This world isn’t fair as much as we’d like to think it is. The chances we get are a little bit of luck, but a lot of people taking a chance on us. And, yes, it’s sad to think that whether we make it or not is in the hands of someone out there, but if we want it, we’re going to go for it, regardless of the odds stacked against us.

  • I recently was kicked out of my house.
  • My parents never got my car fixed in the three years I’ve been driving it since they gave it to me. So, it still has no power steering because the part has a hole or crack in it or something, the oil burns and hasn’t been changed in months, the windshield wiper fluid reservoir doesn’t hold fluid, my brakes haven’t been changed in years, there is no A/C, and the tires need rotating.
  • I was fired from my job because of a boss so petty and childish.
  • I haven’t spoken to my mother in almost three weeks.
  • I don’t get to see my little brother every day anymore.
  • I didn’t get the internship I wanted with the Tribune.

But, somehow, through all of that and more, I’m still pushing. I’m still being the best me I can because I know I am capable and I know I have skills.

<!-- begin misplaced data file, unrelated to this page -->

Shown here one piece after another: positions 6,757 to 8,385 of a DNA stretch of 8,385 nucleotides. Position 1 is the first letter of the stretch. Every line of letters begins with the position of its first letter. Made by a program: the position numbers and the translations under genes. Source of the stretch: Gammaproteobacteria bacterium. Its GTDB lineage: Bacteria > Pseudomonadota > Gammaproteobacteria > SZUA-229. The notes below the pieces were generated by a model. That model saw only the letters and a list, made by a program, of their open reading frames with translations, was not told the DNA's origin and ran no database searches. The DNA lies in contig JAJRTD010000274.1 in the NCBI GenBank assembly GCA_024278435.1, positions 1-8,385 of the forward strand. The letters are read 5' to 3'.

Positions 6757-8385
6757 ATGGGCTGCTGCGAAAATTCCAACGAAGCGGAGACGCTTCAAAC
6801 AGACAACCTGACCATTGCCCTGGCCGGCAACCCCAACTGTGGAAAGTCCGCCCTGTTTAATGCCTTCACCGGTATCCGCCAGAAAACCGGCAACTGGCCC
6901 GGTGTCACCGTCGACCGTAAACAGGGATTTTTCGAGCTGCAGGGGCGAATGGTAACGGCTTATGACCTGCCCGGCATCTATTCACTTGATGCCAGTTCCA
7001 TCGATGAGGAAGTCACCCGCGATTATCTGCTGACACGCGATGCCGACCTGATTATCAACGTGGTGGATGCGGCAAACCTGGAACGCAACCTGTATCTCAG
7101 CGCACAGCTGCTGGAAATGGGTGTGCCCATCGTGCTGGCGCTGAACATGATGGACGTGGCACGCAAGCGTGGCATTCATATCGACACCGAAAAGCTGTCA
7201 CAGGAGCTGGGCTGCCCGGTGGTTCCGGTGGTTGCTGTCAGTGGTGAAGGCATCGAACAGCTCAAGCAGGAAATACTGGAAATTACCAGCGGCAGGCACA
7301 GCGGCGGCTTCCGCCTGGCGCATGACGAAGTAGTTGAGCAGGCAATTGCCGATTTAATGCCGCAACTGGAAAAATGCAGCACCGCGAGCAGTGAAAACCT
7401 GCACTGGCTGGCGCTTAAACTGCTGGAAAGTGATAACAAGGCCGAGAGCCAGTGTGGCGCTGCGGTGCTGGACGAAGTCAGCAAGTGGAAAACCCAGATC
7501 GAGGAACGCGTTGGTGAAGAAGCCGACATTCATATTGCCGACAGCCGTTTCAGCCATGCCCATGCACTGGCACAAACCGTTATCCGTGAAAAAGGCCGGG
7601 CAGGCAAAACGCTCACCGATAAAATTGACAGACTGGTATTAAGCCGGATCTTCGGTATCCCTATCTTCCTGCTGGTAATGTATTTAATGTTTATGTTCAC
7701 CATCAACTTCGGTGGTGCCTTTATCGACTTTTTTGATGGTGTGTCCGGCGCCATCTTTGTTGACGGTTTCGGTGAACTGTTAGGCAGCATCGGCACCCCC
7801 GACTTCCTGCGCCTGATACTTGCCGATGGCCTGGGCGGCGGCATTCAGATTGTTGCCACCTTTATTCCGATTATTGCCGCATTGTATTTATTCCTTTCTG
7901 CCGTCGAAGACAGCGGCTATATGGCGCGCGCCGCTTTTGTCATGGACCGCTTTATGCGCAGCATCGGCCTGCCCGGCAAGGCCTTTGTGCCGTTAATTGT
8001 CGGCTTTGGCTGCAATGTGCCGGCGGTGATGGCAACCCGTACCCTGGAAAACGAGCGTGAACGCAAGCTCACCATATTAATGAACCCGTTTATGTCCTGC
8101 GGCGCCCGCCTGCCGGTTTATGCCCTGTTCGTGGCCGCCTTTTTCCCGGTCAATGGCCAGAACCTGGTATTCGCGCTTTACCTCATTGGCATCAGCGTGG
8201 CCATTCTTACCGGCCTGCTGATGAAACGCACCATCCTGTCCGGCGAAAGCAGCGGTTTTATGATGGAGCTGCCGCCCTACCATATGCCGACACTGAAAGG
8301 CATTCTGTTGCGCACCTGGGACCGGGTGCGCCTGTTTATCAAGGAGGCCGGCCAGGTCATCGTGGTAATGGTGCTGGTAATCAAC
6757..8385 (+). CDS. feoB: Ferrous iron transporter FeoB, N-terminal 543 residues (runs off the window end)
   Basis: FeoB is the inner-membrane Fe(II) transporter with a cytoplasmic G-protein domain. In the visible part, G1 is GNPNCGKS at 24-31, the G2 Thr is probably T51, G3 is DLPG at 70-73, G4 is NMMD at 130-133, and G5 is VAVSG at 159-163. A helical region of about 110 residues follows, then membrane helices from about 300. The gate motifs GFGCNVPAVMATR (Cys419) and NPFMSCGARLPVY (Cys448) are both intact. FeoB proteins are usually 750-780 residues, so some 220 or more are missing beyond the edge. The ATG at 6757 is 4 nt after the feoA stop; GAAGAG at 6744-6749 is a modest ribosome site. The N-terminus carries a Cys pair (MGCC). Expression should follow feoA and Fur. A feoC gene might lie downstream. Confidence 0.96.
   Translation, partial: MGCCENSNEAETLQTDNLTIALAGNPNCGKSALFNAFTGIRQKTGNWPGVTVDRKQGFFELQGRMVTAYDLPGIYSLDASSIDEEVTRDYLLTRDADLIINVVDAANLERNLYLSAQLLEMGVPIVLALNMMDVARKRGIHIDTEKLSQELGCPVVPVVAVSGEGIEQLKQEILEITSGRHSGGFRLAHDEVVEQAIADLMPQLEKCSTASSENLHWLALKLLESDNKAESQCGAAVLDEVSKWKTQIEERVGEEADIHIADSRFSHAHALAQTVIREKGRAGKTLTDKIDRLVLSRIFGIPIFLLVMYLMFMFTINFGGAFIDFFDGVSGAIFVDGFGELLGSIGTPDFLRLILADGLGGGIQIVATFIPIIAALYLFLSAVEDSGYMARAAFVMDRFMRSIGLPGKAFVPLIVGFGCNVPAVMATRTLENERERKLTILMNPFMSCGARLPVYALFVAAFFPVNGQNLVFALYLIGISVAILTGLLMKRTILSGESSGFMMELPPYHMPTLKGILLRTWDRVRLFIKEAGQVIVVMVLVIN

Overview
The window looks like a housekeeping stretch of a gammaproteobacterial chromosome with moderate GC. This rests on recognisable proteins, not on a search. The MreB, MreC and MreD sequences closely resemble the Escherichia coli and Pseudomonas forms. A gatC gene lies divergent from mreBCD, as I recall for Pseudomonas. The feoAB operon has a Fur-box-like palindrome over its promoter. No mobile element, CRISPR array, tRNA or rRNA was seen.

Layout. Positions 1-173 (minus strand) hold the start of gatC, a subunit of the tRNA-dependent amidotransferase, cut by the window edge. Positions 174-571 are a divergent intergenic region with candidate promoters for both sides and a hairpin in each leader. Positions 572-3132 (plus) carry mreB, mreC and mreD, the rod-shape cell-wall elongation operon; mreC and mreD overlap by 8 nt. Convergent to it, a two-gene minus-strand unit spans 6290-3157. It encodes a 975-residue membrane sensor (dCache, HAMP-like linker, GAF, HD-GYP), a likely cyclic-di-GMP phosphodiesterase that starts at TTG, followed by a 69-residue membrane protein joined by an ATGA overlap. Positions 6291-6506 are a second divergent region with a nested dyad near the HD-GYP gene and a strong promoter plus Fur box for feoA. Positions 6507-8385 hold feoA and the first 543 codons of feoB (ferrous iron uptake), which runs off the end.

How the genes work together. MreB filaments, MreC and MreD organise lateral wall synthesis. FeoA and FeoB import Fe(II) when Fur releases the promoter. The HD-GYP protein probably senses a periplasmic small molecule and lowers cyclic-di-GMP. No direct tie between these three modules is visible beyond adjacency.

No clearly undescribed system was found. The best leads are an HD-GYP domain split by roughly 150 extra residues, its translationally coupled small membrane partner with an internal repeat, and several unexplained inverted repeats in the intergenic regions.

People are going to reject me and people are going to tell me that I don’t look my age, or I speak well for a black girl, or I dress nice for a black girl, but that’s all irrelevant. What matters is who I am and who I plan to become. Regardless of what school I go to, what internships I get, I’m only going to go as far as I’m willing to push myself to and if I let all the feelings of inadequacy get in the way of that, then I’ll never succeed.

I know that this stage of our lives is hard, we’re supposed to know what we want to do and be making plans for our future, but we shouldn’t let anyone’s thoughts of us get in the way of us achieving what we are meant to.

WE are more than our looks.

Inadequacy is just another twist, turn, curve, or drop in our rollercoaster. We can both embrace it and let it speed us up, or let it take over and end our ride.

I have attached Maansi’s original Facebook status so that we are reminded that we are all in this together and we can’t forget that just because someone is put together on the exterior doesn’t mean everything is functioning perfectly in the interior. We are all human beings, and we are growing up a lot faster than we imagined, so let’s help each other and be there for one another. This time in our lives is stressful and messy and we need every ounce of guidance and love as possible.

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This article has not been reviewed by Odyssey HQ and solely reflects the ideas and opinions of the creator.